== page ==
A complaint was made by the Council of the Law Society of Scotland against Harold William Joseph of Harold W Joseph, Glasgow. The Tribunal found the respondent guilty of professional misconduct in respect of breaches between October 2012 and November 2016 of rules B1.2, B1.9.1, B6.3.1, B6.4.1, B6.7.1, B6.7.3, B6.12.1 and B6.13.2 of the 2011 Practice Rules.

The Tribunal censured the respondent and fined him £1,000.

Solicitors must act with personal integrity and communicate effectively. The client account must not be in deficit. Solicitors must remedy any breaches promptly. They must keep proper accounting records of dealings with clients’ funds. They ought to keep proper accounting records for the practice unit. Special responsibilities rest on cashroom managers. They must ensure compliance with the rules and submit accurate accounts certificates. The accounts rules exist to protect the public. It is important that the public have confidence that the profession will abide by the rules. The respondent continually failed in his duties; his behaviour was a serious and reprehensible departure from the standards of competent and reputable solicitors and therefore constituted professional misconduct. The Tribunal was particularly concerned that the respondent signed accounts certificates which he did not know were accurate. Accounts certificates are not a formality. They must be completed properly so that the Society can use the information to monitor compliance and assess risk.

 

Daniel Anthony McGinn

A complaint was made by the Council of the Law Society of Scotland against Daniel Anthony McGinn, Motherwell. The Tribunal found the respondent guilty of professional misconduct in cumulo in respect that he (a) failed to undertake any work on behalf of the secondary complainer in relation to his divorce, having received the sum of £500 in fees; (b) failed to provide the secondary complainer with a fee note, invoice or receipt in respect of the sum of £500 paid by him into the respondent’s firm bank account; (c) failed to refund the said sum of £500 having advised the secondary complainer that he would do so; and (d) failed to advise the secondary complainer that he was ceasing to act on his behalf.

The Tribunal suspended the respondent from practice for a period of eight years, and ordered him to pay the secondary complainer £1,000 compensation.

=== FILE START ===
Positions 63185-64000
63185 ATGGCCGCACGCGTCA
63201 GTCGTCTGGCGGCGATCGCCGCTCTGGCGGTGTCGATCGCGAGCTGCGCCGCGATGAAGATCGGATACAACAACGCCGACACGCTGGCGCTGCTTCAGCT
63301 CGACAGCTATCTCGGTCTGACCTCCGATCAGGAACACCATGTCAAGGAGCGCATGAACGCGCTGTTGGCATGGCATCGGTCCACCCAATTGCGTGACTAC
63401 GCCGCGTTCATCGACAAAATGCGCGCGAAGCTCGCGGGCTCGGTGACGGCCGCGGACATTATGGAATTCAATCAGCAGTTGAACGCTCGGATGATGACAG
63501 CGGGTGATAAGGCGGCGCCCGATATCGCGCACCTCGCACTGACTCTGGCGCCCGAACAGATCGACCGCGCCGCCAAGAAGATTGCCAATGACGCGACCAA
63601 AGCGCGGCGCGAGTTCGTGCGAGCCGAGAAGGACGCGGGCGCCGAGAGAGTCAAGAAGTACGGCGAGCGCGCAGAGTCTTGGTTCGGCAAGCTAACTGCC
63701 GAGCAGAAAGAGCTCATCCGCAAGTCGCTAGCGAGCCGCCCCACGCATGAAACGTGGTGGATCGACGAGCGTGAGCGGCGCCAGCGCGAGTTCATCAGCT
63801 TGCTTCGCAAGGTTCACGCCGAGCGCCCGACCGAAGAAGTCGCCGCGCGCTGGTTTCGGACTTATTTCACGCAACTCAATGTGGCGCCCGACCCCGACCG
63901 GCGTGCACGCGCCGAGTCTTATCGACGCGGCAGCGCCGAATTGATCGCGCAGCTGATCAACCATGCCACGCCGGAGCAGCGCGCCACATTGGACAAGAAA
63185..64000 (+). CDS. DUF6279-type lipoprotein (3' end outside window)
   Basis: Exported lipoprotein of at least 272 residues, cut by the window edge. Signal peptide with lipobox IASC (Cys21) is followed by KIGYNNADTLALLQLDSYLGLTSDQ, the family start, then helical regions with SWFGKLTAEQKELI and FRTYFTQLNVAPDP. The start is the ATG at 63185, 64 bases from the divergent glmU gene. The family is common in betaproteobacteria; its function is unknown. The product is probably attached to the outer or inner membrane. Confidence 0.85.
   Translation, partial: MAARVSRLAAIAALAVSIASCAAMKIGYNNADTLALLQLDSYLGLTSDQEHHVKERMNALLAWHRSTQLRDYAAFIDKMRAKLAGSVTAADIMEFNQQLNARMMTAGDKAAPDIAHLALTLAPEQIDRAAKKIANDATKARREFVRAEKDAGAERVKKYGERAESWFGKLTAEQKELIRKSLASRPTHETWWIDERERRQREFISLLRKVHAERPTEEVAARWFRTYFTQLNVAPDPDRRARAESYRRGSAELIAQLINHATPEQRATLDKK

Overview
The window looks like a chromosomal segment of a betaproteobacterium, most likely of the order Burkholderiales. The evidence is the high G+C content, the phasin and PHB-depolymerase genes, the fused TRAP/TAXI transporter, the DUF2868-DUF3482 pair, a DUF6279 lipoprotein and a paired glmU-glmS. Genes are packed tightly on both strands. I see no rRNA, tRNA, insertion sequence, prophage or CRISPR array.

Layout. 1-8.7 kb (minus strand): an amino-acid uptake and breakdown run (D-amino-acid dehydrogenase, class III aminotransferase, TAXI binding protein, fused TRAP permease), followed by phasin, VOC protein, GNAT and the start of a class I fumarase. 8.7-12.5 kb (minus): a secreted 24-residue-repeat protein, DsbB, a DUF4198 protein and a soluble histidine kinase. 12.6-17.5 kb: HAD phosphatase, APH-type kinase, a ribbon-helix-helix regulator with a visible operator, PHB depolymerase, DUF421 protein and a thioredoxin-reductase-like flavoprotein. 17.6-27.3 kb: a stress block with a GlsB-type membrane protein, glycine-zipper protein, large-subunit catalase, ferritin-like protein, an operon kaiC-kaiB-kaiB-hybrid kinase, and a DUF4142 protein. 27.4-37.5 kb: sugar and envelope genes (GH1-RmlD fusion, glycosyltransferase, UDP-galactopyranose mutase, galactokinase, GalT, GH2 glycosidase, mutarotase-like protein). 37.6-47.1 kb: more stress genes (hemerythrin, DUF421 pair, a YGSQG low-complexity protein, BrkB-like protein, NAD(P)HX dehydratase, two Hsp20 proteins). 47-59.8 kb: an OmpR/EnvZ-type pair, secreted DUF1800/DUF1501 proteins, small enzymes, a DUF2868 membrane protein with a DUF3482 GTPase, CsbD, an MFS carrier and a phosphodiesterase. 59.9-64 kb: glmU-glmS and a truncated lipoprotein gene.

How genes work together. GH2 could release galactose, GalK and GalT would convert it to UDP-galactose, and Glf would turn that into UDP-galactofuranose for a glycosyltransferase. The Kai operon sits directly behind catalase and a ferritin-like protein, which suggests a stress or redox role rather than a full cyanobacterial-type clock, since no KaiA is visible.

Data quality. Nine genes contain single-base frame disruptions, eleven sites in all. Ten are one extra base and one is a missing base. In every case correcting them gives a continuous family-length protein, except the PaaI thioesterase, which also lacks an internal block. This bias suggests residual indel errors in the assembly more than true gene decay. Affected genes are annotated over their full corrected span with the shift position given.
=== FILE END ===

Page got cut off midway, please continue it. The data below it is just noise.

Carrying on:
The principle that a solicitor should be honest is fundamental to the profession. The public must be able to trust that a solicitor will carry out his duties and obligations in an honest and trustworthy manner. The respondent failed in this fundamental duty and also breached other practice rules. The Tribunal was satisfied that in cumulo, this conduct represented a serious and reprehensible departure from the standards of competent and reputable solicitors and therefore constituted professional misconduct.

 

Gary Robertson Pirrie

A complaint was made by the Council of the Law Society of Scotland against Gary Robertson Pirrie, Alex Mitchell & Sons, Musselburgh. The Tribunal found the respondent guilty of professional misconduct in respect of his failure to communicate with the secondary complainer between June 2009 and April 2016, his delay in making over a pecuniary legacy, and his failure to respond to the secondary complainer’s letter of 29 April 2016, the secondary complainer’s letter of 25 November 2016 and the letter from W & AS Bruce of 3 August 2016.

The Tribunal censured the respondent and fined him £5,000.

Solicitors must communicate effectively. They must complete work adequately and completely within a reasonable time. The Tribunal has repeatedly held that failure to complete executries in a reasonable time and to communicate effectively can constitute professional misconduct. It noted the significant delay in this case, the poor communication with the secondary complainer and her solicitors and fact that the matter was still not resolved. In these circumstances it was satisfied that the respondent’s failures represented a serious and reprehensible departure from the standards of competent and reputable solicitors and therefore professional misconduct.